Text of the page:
We experimented with a few different polyculture combinations this season. Some seemed to produce and work well, others not so much (more on polycultures and our experience with them in a later post). One polyculture that did seem to be promising was the sweet potato/bush bean/beneficial weeds polyculture. This year’s sweet potato harvest resulted in yields that seemed to be comparable to a single bed or rows of sweet potatoes.
Sweet potato and bush bean polyculture with some volunteer flowering plants popping up here and there
What is a Polyculture?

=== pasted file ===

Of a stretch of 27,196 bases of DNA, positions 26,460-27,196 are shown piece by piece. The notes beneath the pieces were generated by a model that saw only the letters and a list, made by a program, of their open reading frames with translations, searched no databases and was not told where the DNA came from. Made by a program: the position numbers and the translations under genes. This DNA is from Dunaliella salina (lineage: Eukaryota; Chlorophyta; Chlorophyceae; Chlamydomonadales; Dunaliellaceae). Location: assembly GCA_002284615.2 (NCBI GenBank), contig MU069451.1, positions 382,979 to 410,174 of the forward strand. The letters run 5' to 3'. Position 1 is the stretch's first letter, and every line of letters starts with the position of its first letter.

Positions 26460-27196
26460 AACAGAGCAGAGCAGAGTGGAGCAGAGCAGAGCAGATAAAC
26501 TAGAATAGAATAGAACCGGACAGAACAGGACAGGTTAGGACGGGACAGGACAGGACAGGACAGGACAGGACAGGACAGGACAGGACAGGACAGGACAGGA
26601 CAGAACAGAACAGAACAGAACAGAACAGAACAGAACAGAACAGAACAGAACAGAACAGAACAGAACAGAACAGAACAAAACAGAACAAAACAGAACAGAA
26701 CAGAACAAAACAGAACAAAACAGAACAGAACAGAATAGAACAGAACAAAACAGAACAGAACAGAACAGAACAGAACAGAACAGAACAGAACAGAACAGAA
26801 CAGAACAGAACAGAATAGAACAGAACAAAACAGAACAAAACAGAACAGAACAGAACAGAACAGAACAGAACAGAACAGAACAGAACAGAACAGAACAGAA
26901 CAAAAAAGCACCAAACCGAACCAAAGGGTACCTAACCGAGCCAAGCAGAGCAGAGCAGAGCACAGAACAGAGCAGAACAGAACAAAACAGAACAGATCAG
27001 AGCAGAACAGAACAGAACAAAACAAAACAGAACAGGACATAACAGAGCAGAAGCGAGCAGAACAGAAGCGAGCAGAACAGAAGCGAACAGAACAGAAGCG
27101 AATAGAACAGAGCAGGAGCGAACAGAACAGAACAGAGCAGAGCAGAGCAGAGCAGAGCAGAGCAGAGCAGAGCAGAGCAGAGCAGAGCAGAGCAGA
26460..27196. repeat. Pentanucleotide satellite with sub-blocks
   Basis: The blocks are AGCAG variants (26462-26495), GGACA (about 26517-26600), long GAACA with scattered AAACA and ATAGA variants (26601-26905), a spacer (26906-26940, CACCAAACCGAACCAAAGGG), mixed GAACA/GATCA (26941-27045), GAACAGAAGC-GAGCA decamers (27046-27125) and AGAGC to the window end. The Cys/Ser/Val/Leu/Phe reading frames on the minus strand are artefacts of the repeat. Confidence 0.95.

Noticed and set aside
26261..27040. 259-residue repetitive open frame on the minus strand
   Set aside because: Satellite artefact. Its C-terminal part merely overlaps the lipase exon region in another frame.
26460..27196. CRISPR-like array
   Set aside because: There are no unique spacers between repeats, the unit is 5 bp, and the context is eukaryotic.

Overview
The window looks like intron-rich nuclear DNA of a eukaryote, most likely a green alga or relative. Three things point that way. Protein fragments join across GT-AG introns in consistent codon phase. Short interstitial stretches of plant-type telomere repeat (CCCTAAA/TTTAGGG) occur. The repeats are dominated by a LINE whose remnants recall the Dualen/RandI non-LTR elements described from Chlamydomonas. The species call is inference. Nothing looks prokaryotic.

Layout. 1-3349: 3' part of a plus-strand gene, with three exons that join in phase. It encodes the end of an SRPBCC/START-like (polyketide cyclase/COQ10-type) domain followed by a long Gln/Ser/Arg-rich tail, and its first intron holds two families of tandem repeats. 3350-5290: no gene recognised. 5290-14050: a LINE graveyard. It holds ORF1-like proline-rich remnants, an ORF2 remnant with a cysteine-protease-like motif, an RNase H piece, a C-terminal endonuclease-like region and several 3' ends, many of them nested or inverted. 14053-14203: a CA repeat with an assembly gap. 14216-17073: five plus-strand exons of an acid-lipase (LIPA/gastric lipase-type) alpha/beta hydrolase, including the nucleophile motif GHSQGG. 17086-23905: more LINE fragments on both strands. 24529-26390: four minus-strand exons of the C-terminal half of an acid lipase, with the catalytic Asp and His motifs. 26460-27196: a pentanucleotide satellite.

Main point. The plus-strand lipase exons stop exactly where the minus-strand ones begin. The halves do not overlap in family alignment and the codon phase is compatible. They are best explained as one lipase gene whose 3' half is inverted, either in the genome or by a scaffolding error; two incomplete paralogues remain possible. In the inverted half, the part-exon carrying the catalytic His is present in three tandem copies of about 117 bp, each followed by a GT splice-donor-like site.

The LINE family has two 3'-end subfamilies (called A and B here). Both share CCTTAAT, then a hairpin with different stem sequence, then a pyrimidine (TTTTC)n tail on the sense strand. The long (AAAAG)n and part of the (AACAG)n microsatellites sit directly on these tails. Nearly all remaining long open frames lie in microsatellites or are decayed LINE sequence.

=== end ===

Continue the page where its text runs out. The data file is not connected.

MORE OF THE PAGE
A polyculture can be thought of as the opposite of a monoculture crop. A monoculture is a planting of one single species like in a large field of corn or garden beds of single species. Polyculture combines different plant species together in the same space, similar to what one would find in a natural ecosystem. The idea is that a more bio-diverse system will decrease the chance of widespread loss to disease, provides more habitat for beneficial insects, and provide mutual benefits between each plant species. Inter-cropping and companion planting are a less complex form of polyculture, but the ideal polyculture will have many different layers of complexity with a high species diversity. I recommendGaia’s Garden by Toby Hemenway for a detail understanding of polyculture and its benefits.